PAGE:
Every Experience You've Had in Your Life [has] Taught You Something


Sofia Haq | Marketing Consultant - Retail and Tech

Sofia Haq was born and raised in Southern California to a Pakistani and Iraqi father and a Mexican and Spanish mother. She graduated from the University of California, Los Angeles in 2015 majoring in Gender Studies and participated in an International Business study abroad program at the London School of Economics. After learning more about the business side of luxury goods while in London, as well as exploring British designers like Victoria Beckham and Alexander McQueen, she made the transition from healthcare to luxury goods.

Since late 2015, Sofia has been working with various e-commerce and luxury brands in areas including: marketing, strategy, and operations. Currently, she is a freelance marketing consultant in the retail and tech industries, Founder of Muslim Women Professionals, Riordan Alumni Member, and 2018 MBALauncher at the Forté Foundation. She is an advocate for minorities in the business, tech, and fashion industries. Her hobbies include: horseback riding, traveling, attending sporting events, and going to concerts. She is based in Southern California.

My biggest fear in life is settling for a life less than what I know I am capable of having and that is also my biggest motivator.
— Sofia Haq

You've taken a non-traditional career path very early on. Tell us a little about your journey and how you've gotten to where you are today.

I started out in healthcare prior to UCLA. I wanted to work in healthcare administration because when I would visit my father in the hospital over the years as a result of his health issues, I witnessed ethnic disparities in certain hospitals. My goal was to redefine patient experience in a hospital setting. I worked in the UCLA Health System for a few years as an intern and won awards for my work. Unfortunately, in September 2014, I lost my dad to leukemia. I was devastated. At that point, I decided not to work in that environment because it just reminded me of a really devastating time in my life. 

That year, I had to write a senior thesis on something I was passionate about. Aside from healthcare, I loved fashion since I was a young girl. I knew every brand, the history behind the brand, the trends for that season and the following seasons, and I could talk about it in detail for hours. My advisor saw that and was very encouraging. I wrote my thesis on Bonnie Cashin, an American designer and one of the pioneers of sportswear. My advisor loved it and I knew at that moment there was more. When I studied in London that summer, I got to visit the flagships of Victoria Beckham and Alexander McQueen. After five minutes in Victoria Beckham’s store, I told myself, “If you don’t try this out you will regret it for the rest of your life.” When I got back to LA, I slowly transitioned into fashion. The rest is history!

Why have you chosen to focus on luxury goods?

Luxury goods is something I am extremely passionate about. I’ve understood the creative aspect of the industry since I was a child, so the ability to learn the business side intrigued me and allowed me to bring in my years of experience working in the health system. After working in the industry for the past two years and doing extensive research, I have learned that there is a huge absence of women of color in executive positions.  This is confusing as fashion promotes itself as being a forward thinking industry. I’ve also observed that the industry lacks resources to help people work their way up as well as support employees’ mental health. This is troublesome, especially in a very demanding industry. I am passionate about fashion, passionate about business, but also passionate about being a woman at the table and helping other women get there too. Fashion is big on paying dues and working your way up. I respect that, but if you do not acknowledge the talent on your teams or provide them with resources to help them excel, they will go to other industries. I want to be someone who runs a company where people truly feel they can be passionate about the brand, its history, the product, and the people they work with. Who says you can’t have it all? It starts with changing this mindset.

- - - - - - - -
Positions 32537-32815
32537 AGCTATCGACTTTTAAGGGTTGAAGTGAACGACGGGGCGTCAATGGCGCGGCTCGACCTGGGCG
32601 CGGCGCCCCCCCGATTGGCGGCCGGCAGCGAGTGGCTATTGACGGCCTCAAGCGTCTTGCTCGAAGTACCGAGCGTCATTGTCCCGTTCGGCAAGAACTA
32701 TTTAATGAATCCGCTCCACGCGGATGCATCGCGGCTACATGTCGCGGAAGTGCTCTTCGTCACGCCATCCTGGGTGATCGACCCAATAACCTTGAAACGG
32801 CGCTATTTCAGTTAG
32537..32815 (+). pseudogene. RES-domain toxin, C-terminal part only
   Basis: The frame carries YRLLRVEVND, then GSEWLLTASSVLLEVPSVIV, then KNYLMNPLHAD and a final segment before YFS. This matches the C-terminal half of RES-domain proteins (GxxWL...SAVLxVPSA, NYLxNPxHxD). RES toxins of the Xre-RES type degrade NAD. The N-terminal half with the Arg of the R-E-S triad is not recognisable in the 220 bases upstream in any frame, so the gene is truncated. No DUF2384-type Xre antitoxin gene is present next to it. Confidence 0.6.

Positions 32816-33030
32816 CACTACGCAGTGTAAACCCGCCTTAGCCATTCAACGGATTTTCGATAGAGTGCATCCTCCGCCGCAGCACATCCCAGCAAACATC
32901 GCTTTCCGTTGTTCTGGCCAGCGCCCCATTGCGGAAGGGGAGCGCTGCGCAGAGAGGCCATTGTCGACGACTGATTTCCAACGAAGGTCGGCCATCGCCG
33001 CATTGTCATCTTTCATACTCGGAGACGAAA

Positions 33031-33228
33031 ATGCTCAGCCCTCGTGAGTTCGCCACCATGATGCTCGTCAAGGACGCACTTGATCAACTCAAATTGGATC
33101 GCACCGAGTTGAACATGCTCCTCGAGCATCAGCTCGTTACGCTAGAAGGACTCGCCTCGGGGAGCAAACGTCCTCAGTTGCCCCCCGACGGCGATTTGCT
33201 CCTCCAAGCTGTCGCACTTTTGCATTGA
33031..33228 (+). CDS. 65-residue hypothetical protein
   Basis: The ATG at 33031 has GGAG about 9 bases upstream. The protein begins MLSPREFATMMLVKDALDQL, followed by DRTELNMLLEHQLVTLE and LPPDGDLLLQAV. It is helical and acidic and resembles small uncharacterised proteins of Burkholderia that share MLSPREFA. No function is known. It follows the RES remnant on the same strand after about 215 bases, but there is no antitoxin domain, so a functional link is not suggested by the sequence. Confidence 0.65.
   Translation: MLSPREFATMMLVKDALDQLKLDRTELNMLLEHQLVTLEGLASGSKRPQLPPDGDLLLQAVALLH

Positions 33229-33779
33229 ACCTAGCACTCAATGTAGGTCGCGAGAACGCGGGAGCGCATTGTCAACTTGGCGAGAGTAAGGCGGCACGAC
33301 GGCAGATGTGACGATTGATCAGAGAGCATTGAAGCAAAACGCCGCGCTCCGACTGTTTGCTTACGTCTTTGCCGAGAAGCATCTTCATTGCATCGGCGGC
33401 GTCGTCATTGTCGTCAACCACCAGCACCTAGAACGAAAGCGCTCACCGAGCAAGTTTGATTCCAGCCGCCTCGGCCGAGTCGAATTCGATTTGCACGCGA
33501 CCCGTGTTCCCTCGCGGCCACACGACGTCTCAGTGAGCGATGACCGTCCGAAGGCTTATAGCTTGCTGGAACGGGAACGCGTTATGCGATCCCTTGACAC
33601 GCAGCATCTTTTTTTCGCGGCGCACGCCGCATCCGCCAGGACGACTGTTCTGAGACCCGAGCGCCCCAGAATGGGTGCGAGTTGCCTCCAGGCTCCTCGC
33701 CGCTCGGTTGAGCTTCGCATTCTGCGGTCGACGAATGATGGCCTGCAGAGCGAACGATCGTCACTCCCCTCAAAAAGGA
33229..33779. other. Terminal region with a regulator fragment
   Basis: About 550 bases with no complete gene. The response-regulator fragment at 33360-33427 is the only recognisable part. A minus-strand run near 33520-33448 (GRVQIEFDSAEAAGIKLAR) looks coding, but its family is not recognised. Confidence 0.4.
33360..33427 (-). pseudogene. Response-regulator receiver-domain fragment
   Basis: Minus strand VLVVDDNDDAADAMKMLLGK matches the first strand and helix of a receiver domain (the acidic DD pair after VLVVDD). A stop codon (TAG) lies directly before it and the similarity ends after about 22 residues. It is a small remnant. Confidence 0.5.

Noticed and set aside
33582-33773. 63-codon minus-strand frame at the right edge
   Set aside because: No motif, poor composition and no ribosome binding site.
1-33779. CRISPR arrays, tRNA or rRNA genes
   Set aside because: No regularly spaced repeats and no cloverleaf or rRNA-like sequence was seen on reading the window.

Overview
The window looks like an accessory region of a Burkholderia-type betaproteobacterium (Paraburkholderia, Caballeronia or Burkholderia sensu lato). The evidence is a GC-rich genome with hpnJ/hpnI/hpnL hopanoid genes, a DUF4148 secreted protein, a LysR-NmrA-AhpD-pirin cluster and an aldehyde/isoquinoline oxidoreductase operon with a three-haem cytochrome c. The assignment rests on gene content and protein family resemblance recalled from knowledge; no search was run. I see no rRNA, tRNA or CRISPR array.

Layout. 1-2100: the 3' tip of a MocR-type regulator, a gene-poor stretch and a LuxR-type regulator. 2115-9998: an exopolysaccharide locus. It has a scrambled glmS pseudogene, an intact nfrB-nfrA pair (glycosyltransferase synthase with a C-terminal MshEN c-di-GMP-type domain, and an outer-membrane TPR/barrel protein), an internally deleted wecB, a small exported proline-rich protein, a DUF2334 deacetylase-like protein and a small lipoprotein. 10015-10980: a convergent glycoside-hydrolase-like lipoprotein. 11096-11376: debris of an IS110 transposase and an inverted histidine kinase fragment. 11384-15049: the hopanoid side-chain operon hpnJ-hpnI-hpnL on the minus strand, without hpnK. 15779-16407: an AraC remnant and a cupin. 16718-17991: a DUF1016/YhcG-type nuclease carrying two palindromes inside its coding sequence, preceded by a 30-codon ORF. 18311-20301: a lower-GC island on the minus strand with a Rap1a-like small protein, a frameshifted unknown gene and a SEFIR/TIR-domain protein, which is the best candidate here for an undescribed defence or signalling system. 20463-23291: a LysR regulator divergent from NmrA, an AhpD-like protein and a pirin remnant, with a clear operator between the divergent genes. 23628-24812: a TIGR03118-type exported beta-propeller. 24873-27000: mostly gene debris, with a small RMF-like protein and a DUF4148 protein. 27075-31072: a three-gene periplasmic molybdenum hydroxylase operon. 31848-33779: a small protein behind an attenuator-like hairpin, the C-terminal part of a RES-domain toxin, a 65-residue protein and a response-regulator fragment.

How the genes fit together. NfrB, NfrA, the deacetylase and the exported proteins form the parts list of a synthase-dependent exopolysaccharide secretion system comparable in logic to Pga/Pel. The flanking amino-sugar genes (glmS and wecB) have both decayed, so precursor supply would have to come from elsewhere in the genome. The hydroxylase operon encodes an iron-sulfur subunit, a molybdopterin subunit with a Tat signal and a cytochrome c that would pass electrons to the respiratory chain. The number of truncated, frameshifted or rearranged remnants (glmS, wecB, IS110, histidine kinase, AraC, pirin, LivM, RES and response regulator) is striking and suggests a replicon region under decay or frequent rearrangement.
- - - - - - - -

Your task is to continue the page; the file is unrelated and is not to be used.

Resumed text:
Has your upbringing influenced your career choices? If so, in what way(s)?

When I decided to go into fashion, I was influenced by my mother and Abuelita (grandmother). My mother lost my Abuelita when she was really young, but growing up my mother would talk about her often. My mother would tell me about how my Abuelita was an artist who would also design clothes for her and her eight siblings in Mexico. When I was young, I fell in love with my mother's taste in fashion. She always looked so sophisticated, elegant, and classy everywhere she went. We would watch red carpets together and analyze every detail of someone’s outfit from the designer, to the silhouette, to the hairstyle, and makeup. What I loved was that my mother taught me how fashion could impact one’s confidence and how people viewed you, and she was right. When you are confident in what you wear, people notice that confidence. I learned so much about designers and trends as a young girl that when I grew up I assumed everyone else knew too, but they didn’t. The fashion bug was always in me, but I never thought I could do it as a career. To be able to work in the industry has been an incredible experience. When you love what you do for a living sometimes it does not feel like work. 

In terms of your professional goals, how have you kept yourself accountable over the years?